The rats in the study did indeed have a high rate of bladder tumors. However, beyond any potential flaws in methodology, there is the obvious caveat that, while similar in some ways, rodents and humans aren’t exactly the same (shocker); so further studies needed to be done to see if the same thing occurred in humans.

What was happening with the rats is that specific attributes in their urine (high pH, high proteins, and high calcium phosphate) was, combined with the undigested saccharin, causing microcrystals to form in their bladders. This led to damage of their bladder lining, which over time led to tumors forming as their bladders were continually having to be repaired.

Once the exact cause of the tumors was determined, exhaustive tests were done to see if the same thing was happening with primates. In the end, the results came up completely negative, with no such microcrystals forming.

Thanks to this, in 2000, saccharin was removed from U.S. National Toxicology Program’s list of substances that might cause cancer. The next year, both the state of California and the U.S. Food and Drug Administration removed it from their list of cancer causing substances. In 2010, the Environmental Protection Agency concurred, stating that “saccharin is no longer considered a potential hazard to human health.”

The 1970s wasn’t the first time this compound came under fire. A much earlier and equally as unfounded panic occurred as a result of the Pure Food and Drug Act of 1906. [heard about in blue plate special) Harvey Wiley, the director of the bureau of chemistry for the USDA, considered saccharin inferior to sugar and lobbied hard against it, even going so far as telling president Teddy Roosevelt that “Everyone who ate that sweet corn was deceived. He thought he was eating sugar, when in point of fact he was eating a coal tar product totally devoid of food value and extremely injurious to health.”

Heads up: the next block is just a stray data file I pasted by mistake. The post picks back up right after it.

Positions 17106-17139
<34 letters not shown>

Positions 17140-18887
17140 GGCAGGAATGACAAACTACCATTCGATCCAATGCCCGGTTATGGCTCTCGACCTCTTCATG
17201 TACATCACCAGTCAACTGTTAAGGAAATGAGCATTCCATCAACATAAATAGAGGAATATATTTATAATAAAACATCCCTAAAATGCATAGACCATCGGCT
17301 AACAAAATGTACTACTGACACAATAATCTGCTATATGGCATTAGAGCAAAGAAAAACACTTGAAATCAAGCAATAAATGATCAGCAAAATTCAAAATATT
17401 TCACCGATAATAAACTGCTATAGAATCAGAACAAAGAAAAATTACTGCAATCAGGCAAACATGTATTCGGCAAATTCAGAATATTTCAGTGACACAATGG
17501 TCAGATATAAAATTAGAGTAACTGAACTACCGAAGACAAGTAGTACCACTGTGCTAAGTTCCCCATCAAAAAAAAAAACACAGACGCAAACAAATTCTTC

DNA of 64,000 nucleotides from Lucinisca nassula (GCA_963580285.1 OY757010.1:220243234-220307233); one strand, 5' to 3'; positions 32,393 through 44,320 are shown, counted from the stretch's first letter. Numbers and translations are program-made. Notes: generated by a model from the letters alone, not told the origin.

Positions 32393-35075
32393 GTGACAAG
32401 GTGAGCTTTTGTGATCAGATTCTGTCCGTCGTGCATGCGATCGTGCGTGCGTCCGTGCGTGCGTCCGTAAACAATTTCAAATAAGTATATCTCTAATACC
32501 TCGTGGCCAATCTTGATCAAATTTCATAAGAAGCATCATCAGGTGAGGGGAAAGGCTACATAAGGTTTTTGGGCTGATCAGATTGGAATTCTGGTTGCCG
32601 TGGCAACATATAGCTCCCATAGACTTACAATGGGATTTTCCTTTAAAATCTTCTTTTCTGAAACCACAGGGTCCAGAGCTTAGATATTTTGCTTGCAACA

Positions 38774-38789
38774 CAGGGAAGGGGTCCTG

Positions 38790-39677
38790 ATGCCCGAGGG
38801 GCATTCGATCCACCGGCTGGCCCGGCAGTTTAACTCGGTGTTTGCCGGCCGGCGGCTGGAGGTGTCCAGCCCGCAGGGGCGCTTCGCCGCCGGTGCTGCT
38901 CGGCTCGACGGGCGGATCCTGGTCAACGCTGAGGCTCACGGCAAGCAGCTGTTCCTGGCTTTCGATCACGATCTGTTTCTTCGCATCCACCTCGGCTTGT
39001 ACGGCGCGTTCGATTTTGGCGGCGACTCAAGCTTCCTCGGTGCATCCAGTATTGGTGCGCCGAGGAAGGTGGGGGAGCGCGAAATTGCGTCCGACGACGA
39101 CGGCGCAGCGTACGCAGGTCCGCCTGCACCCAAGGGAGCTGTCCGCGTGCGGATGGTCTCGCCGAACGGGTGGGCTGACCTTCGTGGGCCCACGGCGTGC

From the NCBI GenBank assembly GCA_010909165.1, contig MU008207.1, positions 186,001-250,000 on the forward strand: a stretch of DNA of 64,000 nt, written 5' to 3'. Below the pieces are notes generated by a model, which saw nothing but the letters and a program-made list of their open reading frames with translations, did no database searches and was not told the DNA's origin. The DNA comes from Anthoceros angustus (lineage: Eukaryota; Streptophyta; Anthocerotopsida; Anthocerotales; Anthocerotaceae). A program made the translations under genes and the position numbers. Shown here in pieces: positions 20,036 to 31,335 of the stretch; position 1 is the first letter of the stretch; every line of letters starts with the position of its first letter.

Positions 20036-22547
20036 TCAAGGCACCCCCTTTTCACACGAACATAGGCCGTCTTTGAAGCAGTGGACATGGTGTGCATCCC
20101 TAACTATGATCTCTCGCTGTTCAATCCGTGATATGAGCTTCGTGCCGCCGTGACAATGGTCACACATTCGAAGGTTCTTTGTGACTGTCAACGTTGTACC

While he got the “totally devoid of food value” part correct, the latter “injurious to health” part wasn’t actually backed by any vetted evidence at the time (or since). Roosevelt, who ate saccharin regularly, stated, “Anybody who says saccharin is injurious to health is an idiot.” Needless to say, Wiley soon lost much of his credibility and his job.

Art Fry attended one of Silver’s seminars and struck upon the idea that his impermanent glue could be used to stick bookmarks into the pages of his hymnbook. It took another few years for 3M to be convinced both of Fry and Silver’s idea and of the salability of their product, but eventually they came up with a unique design that worked perfectly: a thin film of Spencer’s adhesive was applied along just one edge of a piece of paper. After a failed test-market push in 1977 as Press ’N Peel, the product went national as the Post-It note in 1980.